Both Sides Warming Up for Debt Ceiling Fight – It is estimated that the “extraordinary measures” being undertaken by the Treasury Department and an improving economy will delay reaching the statutory debt ceiling until this fall. But both sides are starting to gear up for the debate. House Republicans are drafting a menu of spending cuts, mainly on the mandatory spending side, that would be acceptable in exchange for raising the debt limit. Democrats are holding to the position that the debt ceiling increase should not be held hostage because a default could lead to economic catastrophe. Follow debt ceiling developments here.  

Still No Fire Over Going to Budget Conference – Although both the House and Senate passed fiscal year 2014 budget resolutions months ago, no effort has been made to reconcile differences and put a budget in place for the first time in four years. Democrats are trying to push for repealing sequestration to be a focal point of the talks. House Minority Leader Nancy Pelosi (D-CA) tried to force action on a budget conference by appointing members to take part. Senate Budget Committee chair Patty Murray (D-WA) wrote an op-ed on the need for a budget deal to avoid the next fiscal speed bump when the fiscal year ends on September 30. House Majority Leader Eric Cantor (R-VA) said he’s not sure there ever will be a conference. Budget talks could be an avenue for negotiating a larger debt deal. Both sides need to come together and start talking.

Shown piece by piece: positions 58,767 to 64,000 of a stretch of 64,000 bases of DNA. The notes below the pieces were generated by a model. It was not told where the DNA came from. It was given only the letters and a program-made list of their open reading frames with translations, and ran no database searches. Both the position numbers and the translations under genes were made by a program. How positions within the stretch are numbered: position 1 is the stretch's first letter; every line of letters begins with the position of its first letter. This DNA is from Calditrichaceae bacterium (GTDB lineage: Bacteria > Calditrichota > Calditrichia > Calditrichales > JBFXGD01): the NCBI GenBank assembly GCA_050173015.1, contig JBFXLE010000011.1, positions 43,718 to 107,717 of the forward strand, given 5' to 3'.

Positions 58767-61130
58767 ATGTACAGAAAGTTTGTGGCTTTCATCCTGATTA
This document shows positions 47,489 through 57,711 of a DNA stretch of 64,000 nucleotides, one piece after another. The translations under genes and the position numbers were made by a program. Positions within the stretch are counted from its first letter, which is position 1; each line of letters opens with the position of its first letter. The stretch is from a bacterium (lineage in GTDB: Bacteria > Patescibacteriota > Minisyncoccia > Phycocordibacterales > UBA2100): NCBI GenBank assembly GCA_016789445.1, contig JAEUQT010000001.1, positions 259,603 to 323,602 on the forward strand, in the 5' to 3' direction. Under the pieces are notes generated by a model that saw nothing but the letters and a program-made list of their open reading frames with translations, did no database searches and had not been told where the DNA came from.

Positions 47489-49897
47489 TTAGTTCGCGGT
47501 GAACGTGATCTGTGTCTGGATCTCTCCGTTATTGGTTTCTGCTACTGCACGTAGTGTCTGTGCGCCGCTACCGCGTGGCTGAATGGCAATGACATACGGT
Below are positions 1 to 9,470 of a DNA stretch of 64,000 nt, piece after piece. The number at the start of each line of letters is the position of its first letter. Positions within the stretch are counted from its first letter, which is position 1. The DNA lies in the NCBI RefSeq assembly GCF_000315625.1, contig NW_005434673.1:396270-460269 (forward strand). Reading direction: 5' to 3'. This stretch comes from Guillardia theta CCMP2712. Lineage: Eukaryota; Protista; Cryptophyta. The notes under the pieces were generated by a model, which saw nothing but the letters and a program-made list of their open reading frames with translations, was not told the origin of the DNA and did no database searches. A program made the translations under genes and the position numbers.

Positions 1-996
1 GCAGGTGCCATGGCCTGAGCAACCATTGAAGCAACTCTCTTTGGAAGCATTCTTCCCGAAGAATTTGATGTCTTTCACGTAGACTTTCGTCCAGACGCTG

Roasting Congressional Inaction – Last week the nonpartisan No Labels movement unveiled its Make Government Work agenda, which prominently features many budget reform ideas. Proposals include “No Budget, No Pay” legislation withholding lawmaker’s pay if they don’t pass a budget and spending bills; moving to biennial budgeting; and getting rid of duplicative and overlapping programs as identified by GAO.

Interest Rates Rising – Markets heated up when Federal Reserve chair Ben Bernanke announced that the Fed would dial back its stimulus as the economy improves, slowing the pace of quantitative easing. Although markets eventually stabilized and Bernanke has since clarified his statement, rates are already beginning to naturally rise as the economy recovers. Rising interest on the national debt will crowd out important investments in areas such as education, infrastructure and research unless action is taken to address our fiscal challenges.